Whatever the meat, we have the answers here.
When you have made a stock, be it meat or vegetable, dont throw the remains away, simply put the remainder into an ice cube tray and freeze. When you need some stock again, just pop out the number of cubes you need to add that flavour! Great when making Soups and sauces and really saves on waste.
Stews and Casseroles are best left in the Fridge, in fact it is better to let the stew "come together". What happens is that the meat begins to marinate itself in the juices, hence a more intense taste.
Remember though, when reheating you must boil it for at least 4 mins to kill any bacteria that might have formed between cooking and reheating
If you are considering having a steak for you tea tonight why not try a Rib eye steak instead of a fillet or sirloin. For me it is a far tastier cut
It is also worth getting a steak that has been matured for at least 21 days, and you can tell if this is the case as the meat should be ruby in colour, not bright red.
Personally most chefs use fresh where possible because of the colour and flavour and in particular when dressing the plate.
However, the dried option is always ok but remember to use a small amount as the jarred varieties are more concentrated.
Better still, use the freeze dried herbs in packs and bottles as they have more flavour than the dried and are great for casseroles etc.
You can make sauces in advance and either keep them in the fridge or in the freezer until you are ready to use them.
Try my Citrus Horseradish Sauce if you want you Pork Spare Ribs to have some zing!
The best way is to use a cast iron griddle pan, and heat over a high flame until extremely hot.
Take the steak, smother in oil using your hands (clean of course!) and place the steak into the dry pan and sear the first side for 1.5 minutes for rare, 2 mins for medium, 3 mins for well done, then turn the steak over and do the same on the other side.
Allow to rest for 3 mins before eating. This helps the meat to "rest" and allows all the fibres to relax, so no more stringy or chewy steaks!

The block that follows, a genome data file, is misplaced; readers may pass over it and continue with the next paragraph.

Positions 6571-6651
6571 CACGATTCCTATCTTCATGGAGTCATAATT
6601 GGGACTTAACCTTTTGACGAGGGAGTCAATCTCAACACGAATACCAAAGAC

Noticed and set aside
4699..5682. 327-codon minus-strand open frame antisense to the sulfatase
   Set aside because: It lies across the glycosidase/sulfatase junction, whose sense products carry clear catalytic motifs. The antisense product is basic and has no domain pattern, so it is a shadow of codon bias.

See my hint on what is the best cut of meat
The best way to cook a steak, is to get a griddle pan very hot, rub olive oil all over the steak with your hands, season, place in the pan, sear both sides, then turn down the heat and cook to your liking.
See my hint on how cook the perfect steak
When BBQ'ing chicken pieces, microwave for about 5 mins on full power, then wrap in foil with some fresh herbs and a little butter before placing on the BBQ. Always put them away from the main full on source of flame for at least 10 mins before bringing them to the main heat for a further 10 mins.
Before serving, open the foil, prick with a fork to ensure that the juices are running clear and not in any way pink.
Perfectly cooked chicken pieces and delicious too!
When roasting a joint or poultry, it is important that you allow time for the meat to "rest" and complete cooking.
Simply cook for the normal time, remove from the oven, cover and leave for up to half of its original cooking time. This allows the meat to relax and you will find you will get moister, more flavoursome and tender meat.
Its also easier to carve as the meat is more tender.
This is particularly important when cooking poultry and pork, less so with beef, lamb etc which you can basically cook to your own tastes, rare, medium, well done etc.
I am always being asked how to check that it is done properly and the first thing would be to invest in a proper meat thermometer which you simply push into the plumpest part of the bird or joint when the cooking time has elapsed and the dial will tell you if it is cooked through or not.
However, an age old way is using a skewer, push it into the fleshiest part (on a bird, between the leg and breast, on a joint, in the middle part) and if the juices run clear, the meat is done safely.
Don't forget to let the meat rest and relax for at least 30 mins after you have taken it from the oven (see my Roasting Meat tip)
Result - safely cooked, succulent meat to be enjoyed by all.
Mint leaves have a pleasant warm, fresh, aromatic, sweet flavour with a cool aftertaste and are often used in teas, beverages, jellies, syrups, and ice creams.
We tend to associate mint with lamb so for mint sauce, finely chop some mint leaves, add to vinegar and leave to infuse for an hour. Serve when ready
Sage is a perennial herb which can be found all year round
Tradionally, sage is used with meat, specifically pork and chicken and in stuffings such as sage & onion